Thursday, 6 November 2014

It's all the fault of those long dark nights - Lancaster Guardian

There has been a peak in demand for male psychiatric hospital stays in Lancashire due to “darker and longer nights” and financial worries in the run up to Christmas.

So says the trust.

This suggests that this is a known phenomenon.  That male service users are more likely to be admitted in Autumn when the nights get longer and the run up to Christmas gives them financial worries.

If this is a known phenomenon, then again I have to question why the Trust closed 15 male beds at the start of the autumn.  Why close beds, knowing that you would have a peak in demand?

Why not ask them yourself on @LancashireCare or

They also say
“Temporary, short term changes are not subject to formal consultation to enable the trust to respond accordingly to the changing needs of a locality quickly. “The Trust’s new facilities have been designed with this in mind and feature ‘swing beds’ so that the ratio of male/female beds can be altered in line with demand, which is an ever changing scenario.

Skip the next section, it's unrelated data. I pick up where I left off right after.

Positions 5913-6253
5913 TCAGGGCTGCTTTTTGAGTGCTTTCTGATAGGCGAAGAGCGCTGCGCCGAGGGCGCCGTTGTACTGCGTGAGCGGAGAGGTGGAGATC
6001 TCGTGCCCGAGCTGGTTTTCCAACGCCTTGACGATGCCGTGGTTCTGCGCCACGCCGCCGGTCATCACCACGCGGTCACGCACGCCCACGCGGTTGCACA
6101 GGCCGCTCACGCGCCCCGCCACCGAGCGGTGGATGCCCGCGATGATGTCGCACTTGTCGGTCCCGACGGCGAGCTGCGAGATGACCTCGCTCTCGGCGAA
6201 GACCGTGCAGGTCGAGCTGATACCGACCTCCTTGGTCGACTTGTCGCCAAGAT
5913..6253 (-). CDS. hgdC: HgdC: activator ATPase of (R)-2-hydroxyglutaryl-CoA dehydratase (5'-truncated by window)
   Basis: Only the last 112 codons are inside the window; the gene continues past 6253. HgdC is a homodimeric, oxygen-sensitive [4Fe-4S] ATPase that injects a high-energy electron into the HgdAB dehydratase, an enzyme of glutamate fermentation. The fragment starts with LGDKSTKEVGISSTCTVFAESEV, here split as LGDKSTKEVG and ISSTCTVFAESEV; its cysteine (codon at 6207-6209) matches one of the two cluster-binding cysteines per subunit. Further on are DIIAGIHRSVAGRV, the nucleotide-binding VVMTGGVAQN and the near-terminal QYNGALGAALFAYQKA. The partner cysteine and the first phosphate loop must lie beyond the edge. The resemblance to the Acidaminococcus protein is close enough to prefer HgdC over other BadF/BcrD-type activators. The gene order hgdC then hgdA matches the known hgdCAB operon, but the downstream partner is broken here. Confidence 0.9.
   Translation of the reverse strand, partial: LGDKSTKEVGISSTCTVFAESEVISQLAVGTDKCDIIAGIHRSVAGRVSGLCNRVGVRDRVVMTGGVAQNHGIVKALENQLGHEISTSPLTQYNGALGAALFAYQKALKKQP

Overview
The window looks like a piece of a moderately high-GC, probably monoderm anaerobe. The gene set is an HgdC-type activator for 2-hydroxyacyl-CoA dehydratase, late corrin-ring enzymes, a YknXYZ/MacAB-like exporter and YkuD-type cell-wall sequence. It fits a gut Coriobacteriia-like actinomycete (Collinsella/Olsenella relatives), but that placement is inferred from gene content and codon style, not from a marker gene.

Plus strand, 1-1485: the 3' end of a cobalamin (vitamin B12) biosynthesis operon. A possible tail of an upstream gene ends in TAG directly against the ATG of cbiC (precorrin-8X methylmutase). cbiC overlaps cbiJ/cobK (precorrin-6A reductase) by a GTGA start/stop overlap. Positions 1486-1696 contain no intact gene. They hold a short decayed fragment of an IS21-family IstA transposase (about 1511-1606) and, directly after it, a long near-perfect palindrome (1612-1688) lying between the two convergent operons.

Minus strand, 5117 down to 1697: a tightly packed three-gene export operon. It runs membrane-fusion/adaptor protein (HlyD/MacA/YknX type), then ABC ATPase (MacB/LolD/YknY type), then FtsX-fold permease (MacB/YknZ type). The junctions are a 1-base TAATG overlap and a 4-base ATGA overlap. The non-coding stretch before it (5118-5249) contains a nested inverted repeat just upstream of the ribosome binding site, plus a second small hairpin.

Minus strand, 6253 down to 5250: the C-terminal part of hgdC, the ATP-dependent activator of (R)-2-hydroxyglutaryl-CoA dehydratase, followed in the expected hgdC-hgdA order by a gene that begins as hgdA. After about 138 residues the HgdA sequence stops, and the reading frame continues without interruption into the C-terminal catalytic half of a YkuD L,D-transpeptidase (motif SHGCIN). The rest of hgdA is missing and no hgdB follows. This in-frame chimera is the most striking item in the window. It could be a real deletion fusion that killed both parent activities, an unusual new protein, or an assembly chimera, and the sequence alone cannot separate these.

There are indeed swing beds at The Orchard, but the Trust hasn't swung just those beds, it closed the whole of the female ward and made it male only.

It is important to note that there has not been a reduction in the number of available female beds in Lancashire due to this temporary change; there are in fact empty female beds.” 

That's not the point.  The point is that there are no female beds at all in The Orchard meaning that all women from the area are treated long distances from where they live.

Empty beds elsewhere in the trust doesn't mean that it's acceptable to deny all women from the Lancaster area local inpatient care.  It doesn't mitigate the negative effects from being treated away from home for long periods of time.
We know that women have been sent out of area, so we know there is a need for local beds.

The Trust seem to be spectacularly missing the point.


  1. Yeah right. The demand went high due to long nights in September or October? Decision wud've been made long before. Probably when they decided to close the men's ward.
    I was up north then and they weren't paticularly long to my memory. Darker nights? No darker than usual; no sorry, my mistake there was a Lunar Eclipse. Yes that's it, it's the fault of a Blood Moon.
    Aah yes. It's always blamed on the moon.

  2. Indeed. The moon, or a sun spot, the venus transit or even the first frost of the season.

    Or really poor bed planning, possibly.

    Who knows?